Standard texmex cheese enchiladas are made with some form of "cheese" loaf, sauce, or other. "Good" cheese enchiladas are made with real cheese but I get the impression that there's no real standard for the good ones -- they're at least to some extent upscale, a thoughtful approach to a kind of nasty dish that I bet was developed contemporaneously with the "cheese" product. Kind of like that green bean casserole with Campbell's soup. This doesn't mean I'm going to rush to Monica's Aca y Alla to see what it thinks of cheese enchiladas. I don't like the idea of upscale tex mex, but I don't eat out much b/c most restaurants don't have food I like. If others like it I'm willing to at least acknowledge its merit.

                      I use the recipe from Matt Martinez' Culinary Frontier but I haven't made it in quite a while. Matt calls for cheddar, colby, or monterey jack like at Rancho Martinez. Also a neat sauce recipe. Will transcribe if anyone requests.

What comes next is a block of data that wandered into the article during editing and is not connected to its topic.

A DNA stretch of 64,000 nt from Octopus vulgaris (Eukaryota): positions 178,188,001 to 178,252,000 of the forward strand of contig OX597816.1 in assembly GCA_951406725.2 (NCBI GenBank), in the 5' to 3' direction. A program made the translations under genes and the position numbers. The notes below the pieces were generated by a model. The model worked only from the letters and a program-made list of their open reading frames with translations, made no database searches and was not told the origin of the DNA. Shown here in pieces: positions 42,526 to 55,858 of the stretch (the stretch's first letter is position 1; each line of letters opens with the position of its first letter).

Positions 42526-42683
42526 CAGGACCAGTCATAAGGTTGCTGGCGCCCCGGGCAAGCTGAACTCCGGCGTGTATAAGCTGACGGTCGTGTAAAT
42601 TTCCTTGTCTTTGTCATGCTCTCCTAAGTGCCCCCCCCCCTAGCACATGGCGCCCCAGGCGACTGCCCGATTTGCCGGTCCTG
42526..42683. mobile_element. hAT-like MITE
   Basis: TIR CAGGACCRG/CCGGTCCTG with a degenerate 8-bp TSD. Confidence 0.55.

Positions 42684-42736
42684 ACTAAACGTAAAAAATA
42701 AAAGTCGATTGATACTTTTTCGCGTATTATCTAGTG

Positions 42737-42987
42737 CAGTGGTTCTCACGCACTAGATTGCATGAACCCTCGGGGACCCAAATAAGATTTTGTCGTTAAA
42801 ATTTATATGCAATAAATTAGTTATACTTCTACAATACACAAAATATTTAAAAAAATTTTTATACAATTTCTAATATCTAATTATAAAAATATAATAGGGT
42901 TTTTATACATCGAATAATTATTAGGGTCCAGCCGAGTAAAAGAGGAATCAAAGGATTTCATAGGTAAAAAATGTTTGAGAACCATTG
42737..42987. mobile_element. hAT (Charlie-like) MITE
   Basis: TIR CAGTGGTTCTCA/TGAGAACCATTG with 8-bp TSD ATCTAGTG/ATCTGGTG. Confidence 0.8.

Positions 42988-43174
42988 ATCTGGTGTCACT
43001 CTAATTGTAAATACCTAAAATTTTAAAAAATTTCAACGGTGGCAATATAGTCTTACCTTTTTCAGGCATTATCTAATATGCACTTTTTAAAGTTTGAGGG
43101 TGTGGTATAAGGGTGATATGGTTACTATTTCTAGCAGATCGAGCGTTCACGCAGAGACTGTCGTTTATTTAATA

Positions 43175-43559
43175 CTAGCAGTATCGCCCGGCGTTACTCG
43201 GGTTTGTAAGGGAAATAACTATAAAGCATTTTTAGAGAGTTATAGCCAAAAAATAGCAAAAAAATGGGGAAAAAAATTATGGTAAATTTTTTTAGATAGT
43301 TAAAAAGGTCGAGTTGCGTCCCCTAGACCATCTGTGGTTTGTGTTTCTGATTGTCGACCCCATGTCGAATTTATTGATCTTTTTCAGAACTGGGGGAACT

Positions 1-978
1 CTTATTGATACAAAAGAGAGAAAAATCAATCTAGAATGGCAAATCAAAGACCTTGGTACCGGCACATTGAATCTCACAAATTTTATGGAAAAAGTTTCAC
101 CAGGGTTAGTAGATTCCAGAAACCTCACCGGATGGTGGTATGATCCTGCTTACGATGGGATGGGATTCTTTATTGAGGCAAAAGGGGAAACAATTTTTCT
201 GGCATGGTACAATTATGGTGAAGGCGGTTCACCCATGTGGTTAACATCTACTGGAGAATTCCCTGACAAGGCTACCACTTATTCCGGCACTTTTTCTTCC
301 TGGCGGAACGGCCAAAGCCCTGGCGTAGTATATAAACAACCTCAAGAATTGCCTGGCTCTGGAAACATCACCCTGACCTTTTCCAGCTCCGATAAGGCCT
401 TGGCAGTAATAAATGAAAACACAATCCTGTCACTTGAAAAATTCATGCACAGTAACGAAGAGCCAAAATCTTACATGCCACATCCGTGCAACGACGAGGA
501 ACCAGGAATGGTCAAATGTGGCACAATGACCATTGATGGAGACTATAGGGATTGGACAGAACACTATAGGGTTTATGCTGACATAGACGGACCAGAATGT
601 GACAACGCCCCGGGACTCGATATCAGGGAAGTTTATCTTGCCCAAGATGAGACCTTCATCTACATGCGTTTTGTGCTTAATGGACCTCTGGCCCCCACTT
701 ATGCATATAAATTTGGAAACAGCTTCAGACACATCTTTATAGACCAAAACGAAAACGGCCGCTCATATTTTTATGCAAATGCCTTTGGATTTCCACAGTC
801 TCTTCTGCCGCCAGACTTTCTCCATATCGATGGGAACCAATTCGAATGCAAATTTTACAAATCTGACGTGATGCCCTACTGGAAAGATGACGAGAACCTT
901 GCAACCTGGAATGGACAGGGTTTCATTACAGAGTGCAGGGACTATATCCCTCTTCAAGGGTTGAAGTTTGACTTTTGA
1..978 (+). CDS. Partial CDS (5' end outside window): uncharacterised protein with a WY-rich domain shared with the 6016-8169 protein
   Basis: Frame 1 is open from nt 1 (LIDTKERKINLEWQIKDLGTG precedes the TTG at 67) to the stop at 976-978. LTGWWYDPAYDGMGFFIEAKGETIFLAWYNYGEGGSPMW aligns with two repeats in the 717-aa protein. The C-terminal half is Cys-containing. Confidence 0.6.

1. re: john clark

                        Did you even READ my post? No one said that upscale comfort food was not a current trend (the "here to stay part" may be debatable), but, as I was merely explaining, don't order such food in an upscale place IF YOU HAVE A PROBLEM WITH SPENDING MUCH MORE FOR SIMILAR FOOD AVAILABLE AT LESS UPSCALE PLACES. Obviously, lobster tacos, truffle shavings on burgers, and similar takes on "comfort food" are not applicable since such food is generally NOT available at the less upscale places and, in fact, arguably fall into the previously mentioned category of comfort food that has been upscaled to the point of no longer really being comfort food -- i.e., food that brings back memories of one's childhood, family cooking, or just simpler, more serene times. Besides, didn't you read the part where I said that "their (referring to upscale places serving comfort food) specialty dishes are often quite worth the amount charged," or the part about exotic or more gourmet renditions of comfort food not available in the less upscale places? Here's a tip for you: Read the post before you attempt to contradict it.